Titanium Auto Gyro - the future of gyrocopters

Titanium Auto Gyro

About Titanium Explorer

Manufactured in Australia, The Titanium Explorer is the worlds first new generation gyro using titanium as a key component. In 2009, The idea was born. Seeing a demand for a design more suitable for Australian conditions, Neil Sheather and Andrew Pepper began their journey. With Neil's extensive knowledge and experience with various rotor systems, balancing and design of rotor heads, the Titanium Explorer is an example of practical, efficient design and innovation.

 

The Titanium Explorer utilises the ever reliable Rotax series of engines from the 100hp to the new 912 ULS Turbo 137hp engine. The main frame is titanium while The body is manufactured using carbon fiber and fiberglass making it extremely strong and lightweight. 

Designed with comfort, safety and practicality in mind, the Titanium Explorer is packed with features making it a standout in the field. 

 
Titanium Extreme

Why Titanium?

With the reports of cracking hub bars and cracking aluminium rotor blades on some European gyros we decided to look at better materials to use in our new gyro

  • Titanium has been used in the aviation industry for years because of its superior strength and its ability to withstand both heat and stress.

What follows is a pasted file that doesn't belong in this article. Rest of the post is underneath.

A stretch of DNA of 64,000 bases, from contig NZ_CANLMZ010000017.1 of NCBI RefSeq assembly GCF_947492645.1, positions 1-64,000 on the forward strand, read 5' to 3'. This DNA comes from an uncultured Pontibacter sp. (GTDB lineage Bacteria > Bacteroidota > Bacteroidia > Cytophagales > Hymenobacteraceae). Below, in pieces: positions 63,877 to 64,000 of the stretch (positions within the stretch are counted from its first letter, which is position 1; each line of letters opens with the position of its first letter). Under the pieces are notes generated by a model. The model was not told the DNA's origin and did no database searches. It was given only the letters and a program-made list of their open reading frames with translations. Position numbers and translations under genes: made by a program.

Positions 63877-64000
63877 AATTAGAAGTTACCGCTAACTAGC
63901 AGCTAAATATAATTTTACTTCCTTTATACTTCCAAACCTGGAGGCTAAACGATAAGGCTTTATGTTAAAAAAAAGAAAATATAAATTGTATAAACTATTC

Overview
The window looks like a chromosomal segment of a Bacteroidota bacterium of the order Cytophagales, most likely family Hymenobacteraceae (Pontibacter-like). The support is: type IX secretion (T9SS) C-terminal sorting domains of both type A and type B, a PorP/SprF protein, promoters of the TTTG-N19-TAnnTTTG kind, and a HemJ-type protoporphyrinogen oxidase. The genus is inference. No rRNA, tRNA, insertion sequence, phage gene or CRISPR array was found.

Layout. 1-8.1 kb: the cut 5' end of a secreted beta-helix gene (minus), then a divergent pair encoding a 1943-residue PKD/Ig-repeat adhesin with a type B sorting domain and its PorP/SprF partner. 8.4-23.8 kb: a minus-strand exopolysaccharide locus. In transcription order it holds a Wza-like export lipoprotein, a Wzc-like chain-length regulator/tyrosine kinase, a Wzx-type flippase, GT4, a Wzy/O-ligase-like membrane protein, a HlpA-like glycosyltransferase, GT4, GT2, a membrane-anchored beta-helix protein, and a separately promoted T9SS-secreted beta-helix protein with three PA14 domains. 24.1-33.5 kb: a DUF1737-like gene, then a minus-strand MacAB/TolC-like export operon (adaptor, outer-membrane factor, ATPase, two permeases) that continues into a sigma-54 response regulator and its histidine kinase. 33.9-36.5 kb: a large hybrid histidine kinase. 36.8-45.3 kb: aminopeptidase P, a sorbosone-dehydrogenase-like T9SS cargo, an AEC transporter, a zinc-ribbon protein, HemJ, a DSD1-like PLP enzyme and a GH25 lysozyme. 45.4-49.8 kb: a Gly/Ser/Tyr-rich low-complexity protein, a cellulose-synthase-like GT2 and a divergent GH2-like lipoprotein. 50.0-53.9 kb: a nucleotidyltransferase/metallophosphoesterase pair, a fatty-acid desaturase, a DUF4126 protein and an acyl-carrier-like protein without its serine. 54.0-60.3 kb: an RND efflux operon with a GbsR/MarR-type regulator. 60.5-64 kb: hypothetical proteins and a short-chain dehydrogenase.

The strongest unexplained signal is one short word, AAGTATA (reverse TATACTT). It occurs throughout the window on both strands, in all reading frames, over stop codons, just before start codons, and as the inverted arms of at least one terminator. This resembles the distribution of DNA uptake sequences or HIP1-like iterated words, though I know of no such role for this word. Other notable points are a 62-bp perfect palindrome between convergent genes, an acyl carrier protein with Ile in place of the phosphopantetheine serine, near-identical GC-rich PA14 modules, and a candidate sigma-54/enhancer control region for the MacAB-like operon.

• Titanium is very resistant to cracking and doesn’t rust or corrode and is up to 5 times the yield strength of stainless steel and 2.5 times the yield strength of Chrome moly, but almost half the weight.
  • Titanium has twice the elastic properties of both Stainless steel and Chrome moly so this helps to absorb vibration
 
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Testimonials

Hi all

I went to Australia and had the good fortune to be able to visit Sam’s place with Neil to view and then fly Sam’s Titanium Explorer. As I don’t suppose too many of you will have had the chance to fly it, let alone see it, I thought I should probably make some notes and write it up on this forum - plus post some pictures. Very many thanks indeed are due to Neil and Sam for their kind hospitality.

I was warned to expect Australian engineering like the Bushmaster (highly land mine resistant wheeled armoured vehicle made in Australia) and I was not disappointed. The Explorer is clearly designed with long distance trips into remote outback in mind.

On first sight, the Titanium Explorer appears to be quite a big gyro with short blades. It is also quite a CLT (or close to CLT) gyro so sits quite high. Getting in would be tricky were it not for the very functional door for the cockpit. Everything feels rigid and strong including the body, floor, rotors, frame....This one had a 914 but works fine with a 912S as well.